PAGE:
Playing the teen with an equal mix of vulnerability and swagger—and taking glasses on and off, Superman/Clark Kent-style, to distinguish between the character’s two personas—Christian Slater simmers with intensity. In exploring the antics of disaffected adolescents, Pump Up the Volume takes more than a few cues from Heathers, but the two films make a great double feature.
As kung fu film aficionado and Elvis Presley fanatic Clarence Worley in the Tony Scott-directed, Quentin Tarantino-scripted ‘90s gem True Romance, Christian Slater has never been better. Tarantino’s notoriously wordy dialogue slips from Slater’s tongue with ease, and his chemistry with Patricia Arquette—playing a sex worker paid to be Clarence’s date, then becomes his wife the next morning—is dynamic.
Also stellar: the engaging crime plot, which sends the central couple on the run from Mafia heavies; an all-round top-notch all-star cast that also includes Christopher Walken, Dennis Hopper, Gary Oldman, James Gandolfini and Brad Pitt; and Hans Zimmer’s score, which includes a melodic theme tune that nods to Badlands.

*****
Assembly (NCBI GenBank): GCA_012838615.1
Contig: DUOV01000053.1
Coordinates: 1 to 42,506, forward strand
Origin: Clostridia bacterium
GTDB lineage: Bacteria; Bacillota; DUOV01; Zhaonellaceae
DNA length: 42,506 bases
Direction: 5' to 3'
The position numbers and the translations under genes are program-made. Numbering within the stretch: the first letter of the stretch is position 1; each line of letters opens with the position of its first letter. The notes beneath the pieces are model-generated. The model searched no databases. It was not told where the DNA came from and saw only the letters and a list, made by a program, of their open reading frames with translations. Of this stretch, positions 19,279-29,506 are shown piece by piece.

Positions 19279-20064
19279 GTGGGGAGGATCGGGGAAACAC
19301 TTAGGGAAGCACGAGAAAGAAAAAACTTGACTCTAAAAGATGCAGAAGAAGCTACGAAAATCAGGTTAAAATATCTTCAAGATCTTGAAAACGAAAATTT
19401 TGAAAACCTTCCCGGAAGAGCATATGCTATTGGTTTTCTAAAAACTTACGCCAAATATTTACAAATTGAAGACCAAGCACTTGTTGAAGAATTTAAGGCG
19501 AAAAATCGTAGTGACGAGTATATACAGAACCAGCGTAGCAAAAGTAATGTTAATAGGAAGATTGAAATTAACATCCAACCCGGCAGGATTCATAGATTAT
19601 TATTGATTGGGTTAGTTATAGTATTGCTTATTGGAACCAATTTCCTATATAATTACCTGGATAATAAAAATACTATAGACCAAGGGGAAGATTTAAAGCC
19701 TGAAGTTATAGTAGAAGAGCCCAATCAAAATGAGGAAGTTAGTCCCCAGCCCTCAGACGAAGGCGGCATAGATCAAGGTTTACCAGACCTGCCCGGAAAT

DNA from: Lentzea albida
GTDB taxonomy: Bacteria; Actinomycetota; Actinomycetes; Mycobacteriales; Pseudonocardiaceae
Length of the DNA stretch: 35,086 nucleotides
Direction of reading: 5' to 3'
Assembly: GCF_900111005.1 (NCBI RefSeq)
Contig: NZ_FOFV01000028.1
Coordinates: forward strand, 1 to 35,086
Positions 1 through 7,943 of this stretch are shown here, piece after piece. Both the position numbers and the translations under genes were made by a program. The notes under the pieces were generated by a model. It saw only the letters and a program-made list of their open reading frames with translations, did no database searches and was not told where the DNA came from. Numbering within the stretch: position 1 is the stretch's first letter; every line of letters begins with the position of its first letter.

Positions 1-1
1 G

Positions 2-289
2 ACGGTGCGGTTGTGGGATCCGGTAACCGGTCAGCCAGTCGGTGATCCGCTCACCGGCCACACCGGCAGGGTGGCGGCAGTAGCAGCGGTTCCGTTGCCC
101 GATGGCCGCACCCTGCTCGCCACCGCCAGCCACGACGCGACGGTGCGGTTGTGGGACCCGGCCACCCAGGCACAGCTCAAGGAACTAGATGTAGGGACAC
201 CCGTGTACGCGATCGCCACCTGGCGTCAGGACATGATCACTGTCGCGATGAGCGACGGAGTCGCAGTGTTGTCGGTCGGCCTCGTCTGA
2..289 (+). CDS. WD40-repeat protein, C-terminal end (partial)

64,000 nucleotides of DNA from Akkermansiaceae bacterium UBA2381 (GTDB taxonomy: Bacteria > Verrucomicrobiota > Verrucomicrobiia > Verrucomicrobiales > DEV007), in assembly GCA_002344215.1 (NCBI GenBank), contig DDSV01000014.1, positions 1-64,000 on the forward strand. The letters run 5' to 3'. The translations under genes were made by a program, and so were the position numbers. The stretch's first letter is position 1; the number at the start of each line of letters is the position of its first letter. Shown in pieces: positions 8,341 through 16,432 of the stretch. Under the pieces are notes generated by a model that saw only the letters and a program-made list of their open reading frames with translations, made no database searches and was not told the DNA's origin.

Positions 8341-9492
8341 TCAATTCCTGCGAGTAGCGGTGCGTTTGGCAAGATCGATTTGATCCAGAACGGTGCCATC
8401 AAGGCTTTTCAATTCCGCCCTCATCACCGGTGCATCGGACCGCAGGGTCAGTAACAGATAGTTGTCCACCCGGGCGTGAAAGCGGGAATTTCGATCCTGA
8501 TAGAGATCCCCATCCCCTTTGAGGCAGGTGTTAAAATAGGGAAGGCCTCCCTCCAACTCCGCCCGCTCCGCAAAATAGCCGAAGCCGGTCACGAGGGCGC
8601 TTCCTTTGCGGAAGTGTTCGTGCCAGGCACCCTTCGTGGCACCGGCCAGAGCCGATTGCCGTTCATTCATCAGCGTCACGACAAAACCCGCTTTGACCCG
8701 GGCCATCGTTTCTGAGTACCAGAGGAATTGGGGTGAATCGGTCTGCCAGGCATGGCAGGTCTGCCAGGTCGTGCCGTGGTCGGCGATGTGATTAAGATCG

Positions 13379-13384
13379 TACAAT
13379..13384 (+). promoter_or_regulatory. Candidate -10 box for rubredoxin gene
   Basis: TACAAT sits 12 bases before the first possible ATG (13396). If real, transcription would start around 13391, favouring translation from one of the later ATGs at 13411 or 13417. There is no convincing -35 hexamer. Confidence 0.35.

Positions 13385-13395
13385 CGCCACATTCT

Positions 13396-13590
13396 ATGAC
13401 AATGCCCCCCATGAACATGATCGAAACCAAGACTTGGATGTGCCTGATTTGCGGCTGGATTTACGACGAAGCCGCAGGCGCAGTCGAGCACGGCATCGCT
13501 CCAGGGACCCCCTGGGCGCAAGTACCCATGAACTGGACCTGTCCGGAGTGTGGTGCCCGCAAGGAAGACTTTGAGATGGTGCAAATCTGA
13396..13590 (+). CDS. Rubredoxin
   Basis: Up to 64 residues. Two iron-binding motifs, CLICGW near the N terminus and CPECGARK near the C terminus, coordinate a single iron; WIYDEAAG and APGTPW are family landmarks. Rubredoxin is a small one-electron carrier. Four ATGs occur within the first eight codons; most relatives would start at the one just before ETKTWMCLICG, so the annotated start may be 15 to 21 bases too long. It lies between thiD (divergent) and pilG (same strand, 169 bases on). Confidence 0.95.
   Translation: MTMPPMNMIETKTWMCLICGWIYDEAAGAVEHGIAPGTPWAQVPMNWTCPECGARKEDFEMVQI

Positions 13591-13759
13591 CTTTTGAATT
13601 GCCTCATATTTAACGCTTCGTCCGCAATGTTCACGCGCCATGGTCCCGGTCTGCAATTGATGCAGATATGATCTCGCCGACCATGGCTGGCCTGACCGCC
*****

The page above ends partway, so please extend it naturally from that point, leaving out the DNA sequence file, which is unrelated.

Originally, Christian Slater wasn’t meant to be in Interview with the Vampire, with the part of said interviewer set to be played by River Phoenix. But when Phoenix died just weeks before shooting commenced, the role was recast. This isn’t a flashy performance, but it’s a suitably beguiling one—as needed of the man who sits and chats with a centuries-old bloodsucker, provideing the audience with their on-screen surrogate and entry point into the gothic horror tale. On scenes with Brad Pitt as vampire Louis de Pointe du Lac, Slater and Pitt’s back-and-forth discussion always grabs attention.
Playing a small-time criminal who finds himself on trial for the titular crime, an excellent Kevin Bacon is the undisputed star of Murder in the First. But as a young public defender straight out of law school, Christian Slater also leaves an impression in this legal drama, based on real-life events. The film wears its heart on its sleeves and continually ensures that audiences know how they’re meant to feel. It isn’t a subtle exploration of the legal system or prison by any means—but its strong performances are worth watching.
A pitch-black comedy marking the directorial debut of actor-turned-filmmaker Peter Berg, Very Bad Things is not a good movie. It’s slick and embraces its gruesome twists and turns with glee, but it’s far less entertaining, engaging, substantial and even shocking than it thinks it is. And it is rarely funny.